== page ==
Thousands of tourists will walk through the Vancouver cruise ship terminal this weekend as they finish or start their trips. Seven cruise ships will arrive at Canada Place over the weekend.

The city's paramedic bike squad tells CTV News that means more calls.

"You get this huge influx of four ships coming in with these ships having thousands of people," said Troy Gienger, one of the members of the bike squad. "We've been fairly busy."

Gienger told CTV News his team averages 12 or 13 calls per day, but it can increase with thousands disembarking from cruise ships.

"Some of these folks have been sick on the ship for a day or two and they're finishing off the cruise here in Vancouver," he said.

Just last week, before the afternoon, the team had already done "5 or 6 calls alone here at the cruise ship terminal," Gienger said.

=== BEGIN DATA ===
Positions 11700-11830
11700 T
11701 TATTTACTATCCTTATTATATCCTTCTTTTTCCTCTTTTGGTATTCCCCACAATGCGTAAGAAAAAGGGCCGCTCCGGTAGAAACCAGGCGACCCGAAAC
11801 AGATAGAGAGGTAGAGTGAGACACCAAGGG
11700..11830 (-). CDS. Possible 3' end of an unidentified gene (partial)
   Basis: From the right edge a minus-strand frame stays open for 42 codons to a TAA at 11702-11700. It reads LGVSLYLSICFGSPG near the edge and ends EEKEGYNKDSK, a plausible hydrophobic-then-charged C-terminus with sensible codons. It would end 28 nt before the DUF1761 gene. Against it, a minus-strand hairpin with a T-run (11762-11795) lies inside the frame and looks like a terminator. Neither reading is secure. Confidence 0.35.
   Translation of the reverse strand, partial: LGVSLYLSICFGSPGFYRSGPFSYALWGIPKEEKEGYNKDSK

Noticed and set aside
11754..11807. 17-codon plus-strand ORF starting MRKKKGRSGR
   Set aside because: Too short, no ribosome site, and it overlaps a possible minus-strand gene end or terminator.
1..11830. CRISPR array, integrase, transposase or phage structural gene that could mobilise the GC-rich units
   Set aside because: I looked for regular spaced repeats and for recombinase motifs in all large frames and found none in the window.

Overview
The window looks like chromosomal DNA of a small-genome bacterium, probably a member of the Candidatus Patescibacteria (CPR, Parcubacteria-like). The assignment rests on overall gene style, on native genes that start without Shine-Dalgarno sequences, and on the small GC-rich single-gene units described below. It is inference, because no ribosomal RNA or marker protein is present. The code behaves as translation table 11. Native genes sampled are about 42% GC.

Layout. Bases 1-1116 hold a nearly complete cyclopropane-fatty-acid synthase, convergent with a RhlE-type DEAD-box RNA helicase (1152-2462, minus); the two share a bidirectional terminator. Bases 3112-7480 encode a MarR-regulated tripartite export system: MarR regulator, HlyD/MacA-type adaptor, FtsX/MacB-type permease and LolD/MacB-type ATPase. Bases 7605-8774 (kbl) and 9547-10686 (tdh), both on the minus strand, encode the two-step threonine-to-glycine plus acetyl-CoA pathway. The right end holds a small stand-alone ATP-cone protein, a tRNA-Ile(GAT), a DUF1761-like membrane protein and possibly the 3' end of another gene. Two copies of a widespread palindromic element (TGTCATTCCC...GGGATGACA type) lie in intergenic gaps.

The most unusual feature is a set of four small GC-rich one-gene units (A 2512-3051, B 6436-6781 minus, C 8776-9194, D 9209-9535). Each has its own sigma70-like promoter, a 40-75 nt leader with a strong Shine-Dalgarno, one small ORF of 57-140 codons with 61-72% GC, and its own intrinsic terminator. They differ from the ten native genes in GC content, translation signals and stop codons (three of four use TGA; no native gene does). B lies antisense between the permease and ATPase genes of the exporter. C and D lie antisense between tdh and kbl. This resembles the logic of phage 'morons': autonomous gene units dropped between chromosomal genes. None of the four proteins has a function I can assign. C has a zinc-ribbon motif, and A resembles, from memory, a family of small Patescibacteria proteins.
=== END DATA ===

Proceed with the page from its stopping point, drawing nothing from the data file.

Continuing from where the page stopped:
The typical types of calls they get are for falls, overexertion and dehydration, he explained. But about "80 to 90 percent of those calls don't require transport to a hospital."

The team was established to help with the opioid epidemic. And every day, Gienger said, the average number of overdose calls can vary from five to seven.

BC Ambulance Service has a number bike teams deployed around the province in different capacities, but this team operates from 7 a.m. to 7 p.m., daily, from May 1 to Nov. 1. There are six members in total, and they work in teams of three.

"It doesn't serve all purposes but it certainly is perfect for certain calls," said Gienger.

It also reduces the demand for hospital transport, reserving vehicles for other serious calls.

When the team isn't on a call, they often spend their time near Canada Place, doing paperwork and greeting tourists, giving directions and being asked to take selfies.

"It's a mental break for us," Gienger explained. "Tourists love this."